Longitudinal annual national totals for the level of repeat prescribing and dispensing of the most common mid-high potency TCS British National Formulary items is not publicly available without an FoI application.** As well, unregulated overseas online providers operating in the UK are completely unquantifiable. Hospital TCS prescribing and dispensing data are not included in NHSBSA data unless the prescription is dispensed in the community. Totals for hospital-only prescribing and dispensing data are held at integrated care system level, although it is probable that these form part of the RCGP RSC database.

The monitoring of patients with chronic eczema in primary care

Funding for pre-determined chronic or acute conditions overseen primarily in primary care is available through Quality and Outcomes Framework (QOF) funding 2022–2023,16 a voluntary annual reward and incentive programme currently involving 98% of GP practices in England.17

The QOF outlines priority areas for improvement, using micro-incentives primarily to improve the care of patients falling within specific clinical, public health, and quality improvement domains.16 The outline includes annual asthma reviews,18 but there is no requirement for annual eczema reviews nor any mention of chronic eczema.

“… GPs … need urgent advice on how to help … patients experiencing severe … withdrawal rebound reactions after ceasing to use potent topical corticosteroids.”

A newly structured medication review (SMR) was introduced in England in 2020 with the formation of primary care networks emanating from the NHS Long Term Plan published in January 2019. In November 2021, in response to a written question in the House of Lords following the MHRA September 2021 publication,*** the Department of Health and Social Care clearly identified SMRs as the monitoring space for patients on long-term medication, yet there appears to be no evidence to suggest that this is the case for patients with chronic eczema.****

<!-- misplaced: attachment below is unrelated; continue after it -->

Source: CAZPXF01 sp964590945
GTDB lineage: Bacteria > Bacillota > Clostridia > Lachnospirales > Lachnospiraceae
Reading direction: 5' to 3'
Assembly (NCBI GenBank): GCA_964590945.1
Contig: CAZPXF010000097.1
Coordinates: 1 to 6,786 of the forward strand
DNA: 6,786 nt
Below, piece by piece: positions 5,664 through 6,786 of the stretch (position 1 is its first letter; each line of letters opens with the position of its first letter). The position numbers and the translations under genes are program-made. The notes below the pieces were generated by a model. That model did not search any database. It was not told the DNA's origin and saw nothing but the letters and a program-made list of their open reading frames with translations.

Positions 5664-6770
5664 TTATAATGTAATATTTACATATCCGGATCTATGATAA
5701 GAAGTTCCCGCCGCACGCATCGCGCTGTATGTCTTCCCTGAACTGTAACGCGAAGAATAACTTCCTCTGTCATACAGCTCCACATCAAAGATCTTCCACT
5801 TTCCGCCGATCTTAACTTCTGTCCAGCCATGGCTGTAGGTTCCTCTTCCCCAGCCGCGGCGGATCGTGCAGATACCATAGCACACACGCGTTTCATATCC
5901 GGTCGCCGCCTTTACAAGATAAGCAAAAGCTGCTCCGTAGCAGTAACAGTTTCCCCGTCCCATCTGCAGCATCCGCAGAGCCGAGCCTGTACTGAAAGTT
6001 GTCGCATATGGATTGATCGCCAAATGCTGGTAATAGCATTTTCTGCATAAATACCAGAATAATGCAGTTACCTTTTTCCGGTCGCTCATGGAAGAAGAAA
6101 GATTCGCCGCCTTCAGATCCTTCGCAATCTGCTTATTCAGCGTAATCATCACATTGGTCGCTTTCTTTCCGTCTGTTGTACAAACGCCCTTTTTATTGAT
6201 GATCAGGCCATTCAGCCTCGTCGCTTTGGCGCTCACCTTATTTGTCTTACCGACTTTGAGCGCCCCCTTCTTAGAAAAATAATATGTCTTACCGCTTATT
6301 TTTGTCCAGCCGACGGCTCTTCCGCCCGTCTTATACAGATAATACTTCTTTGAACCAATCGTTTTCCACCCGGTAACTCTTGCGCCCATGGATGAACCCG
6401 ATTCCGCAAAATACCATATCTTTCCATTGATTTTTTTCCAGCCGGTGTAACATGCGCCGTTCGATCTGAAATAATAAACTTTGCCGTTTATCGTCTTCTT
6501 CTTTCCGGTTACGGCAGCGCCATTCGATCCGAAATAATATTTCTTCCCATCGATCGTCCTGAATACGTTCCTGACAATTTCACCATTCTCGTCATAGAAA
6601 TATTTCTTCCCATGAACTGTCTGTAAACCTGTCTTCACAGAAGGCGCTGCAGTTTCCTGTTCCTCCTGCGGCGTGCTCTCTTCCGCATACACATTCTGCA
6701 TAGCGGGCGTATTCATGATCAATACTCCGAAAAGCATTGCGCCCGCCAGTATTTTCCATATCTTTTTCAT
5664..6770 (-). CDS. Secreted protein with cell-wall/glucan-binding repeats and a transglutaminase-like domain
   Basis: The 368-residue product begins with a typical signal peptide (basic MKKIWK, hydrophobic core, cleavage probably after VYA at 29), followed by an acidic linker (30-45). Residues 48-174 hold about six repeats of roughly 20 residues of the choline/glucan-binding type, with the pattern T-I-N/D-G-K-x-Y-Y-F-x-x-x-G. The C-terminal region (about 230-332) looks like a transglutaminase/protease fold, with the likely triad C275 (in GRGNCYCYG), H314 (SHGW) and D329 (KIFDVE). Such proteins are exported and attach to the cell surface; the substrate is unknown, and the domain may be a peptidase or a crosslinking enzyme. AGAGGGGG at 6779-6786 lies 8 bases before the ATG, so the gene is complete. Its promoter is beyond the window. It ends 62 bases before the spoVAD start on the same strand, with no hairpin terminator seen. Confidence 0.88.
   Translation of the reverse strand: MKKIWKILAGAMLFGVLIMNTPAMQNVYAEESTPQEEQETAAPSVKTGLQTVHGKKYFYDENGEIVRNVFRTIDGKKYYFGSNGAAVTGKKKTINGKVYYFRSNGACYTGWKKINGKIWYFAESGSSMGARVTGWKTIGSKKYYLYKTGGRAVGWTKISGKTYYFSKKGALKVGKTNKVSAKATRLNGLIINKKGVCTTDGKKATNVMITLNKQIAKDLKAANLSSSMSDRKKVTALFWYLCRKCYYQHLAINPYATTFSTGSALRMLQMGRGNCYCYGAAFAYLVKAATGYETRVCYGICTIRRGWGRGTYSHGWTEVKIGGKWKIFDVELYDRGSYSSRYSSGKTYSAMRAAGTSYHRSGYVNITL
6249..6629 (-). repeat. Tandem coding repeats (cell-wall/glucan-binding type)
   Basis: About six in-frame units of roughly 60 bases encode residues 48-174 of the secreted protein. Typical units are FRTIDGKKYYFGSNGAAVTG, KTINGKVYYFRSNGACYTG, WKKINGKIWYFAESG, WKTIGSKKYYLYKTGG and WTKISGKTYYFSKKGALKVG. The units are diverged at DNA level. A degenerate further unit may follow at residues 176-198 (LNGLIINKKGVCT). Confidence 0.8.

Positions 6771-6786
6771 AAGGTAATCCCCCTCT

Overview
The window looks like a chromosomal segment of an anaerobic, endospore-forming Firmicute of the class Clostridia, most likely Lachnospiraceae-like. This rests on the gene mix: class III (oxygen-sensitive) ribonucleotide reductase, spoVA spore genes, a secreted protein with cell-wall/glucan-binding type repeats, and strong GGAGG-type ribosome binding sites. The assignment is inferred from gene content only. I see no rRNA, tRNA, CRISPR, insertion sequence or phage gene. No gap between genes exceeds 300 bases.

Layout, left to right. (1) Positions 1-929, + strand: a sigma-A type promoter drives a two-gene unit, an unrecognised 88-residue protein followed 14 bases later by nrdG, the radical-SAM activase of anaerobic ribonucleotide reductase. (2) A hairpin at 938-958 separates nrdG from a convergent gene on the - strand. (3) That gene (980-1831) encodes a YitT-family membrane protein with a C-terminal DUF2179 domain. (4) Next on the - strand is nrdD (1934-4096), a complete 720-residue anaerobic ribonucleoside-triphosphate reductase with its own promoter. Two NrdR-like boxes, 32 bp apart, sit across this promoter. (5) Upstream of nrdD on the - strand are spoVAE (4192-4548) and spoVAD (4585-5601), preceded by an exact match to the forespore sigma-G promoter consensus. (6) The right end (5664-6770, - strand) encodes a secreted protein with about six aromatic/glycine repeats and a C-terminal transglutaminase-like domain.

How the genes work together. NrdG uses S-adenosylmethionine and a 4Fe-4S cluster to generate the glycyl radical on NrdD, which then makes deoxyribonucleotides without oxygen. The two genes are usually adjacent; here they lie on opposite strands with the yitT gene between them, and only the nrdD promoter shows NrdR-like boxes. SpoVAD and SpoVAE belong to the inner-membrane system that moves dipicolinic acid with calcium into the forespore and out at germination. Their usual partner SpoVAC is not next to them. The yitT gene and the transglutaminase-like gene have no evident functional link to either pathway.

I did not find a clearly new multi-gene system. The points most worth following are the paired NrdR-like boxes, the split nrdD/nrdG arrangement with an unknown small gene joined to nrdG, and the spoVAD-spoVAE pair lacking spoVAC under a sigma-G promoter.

Currently, the dominant message from UK dermatologists, as embodied in the literature, is to emphasise adherence19,20 to the recommended TCS treatment (fingertip unit/duration/dose);21 warning that underuse risks treatment failure and worsening eczema.22 GPs also need guidance from dermatologists on how to treat those patients using mid-high potency TCS who experience increasingly frequent, debilitating flares. And, however rare such cases prove to be, GPs also need urgent advice on how to help those patients experiencing severe, often lengthy, withdrawal rebound reactions after ceasing to use potent TCS. Without specific guidance on the safety parameters of TCS treatment for unremitting flares, GPs will struggle to fully support these patients.


As a consequence of the above, and in the context of the immense physical, mental, and economic impact of chronic eczema flares on lives,23 this article is suggesting there may be more patients at risk of TCS overuse than the MHRA and the clinical community are aware.

A substantive research evidence-base***** will not be forthcoming, unless the case for longer-term TCS observational studies is strong enough in the dermatological community to attract governmental or other independent forms of funding. The outcomes of any prospective observational studies will be key to understanding the causes of TCS-treated unremitting flares, and to determining whether TSW syndrome is a resurgence of the condition for which TCS were primarily prescribed (atopic eczema) or a distinct clinical entity.

“Despite the personal efforts of primary care clinicians … regular monitoring of patients with chronic eczema [may have been compromised].”

The confluence of absent prescribing and dispensing data, NHS efficiencies (TCS are by far the cheapest option), commercial interests, and patient consent all make it impossible to accurately estimate overuse.

Whether TCS overuse and withdrawal reactions are due to what is often referred to as patient misuse,****** overprescribing, lack of funding or capacity in primary care to adequately monitor eczema patients, online access to purchase supplementary TCS, or as yet unidentified causes, it is vital that patients are listened to and supported.

Despite the personal efforts of primary care clinicians, it is probable that the widely acknowledged systemic pressures on UK primary care,24,25 the lack of targeted funding for annual eczema reviews, and the impact of COVID-19 have compromised regular monitoring of patients with chronic eczema.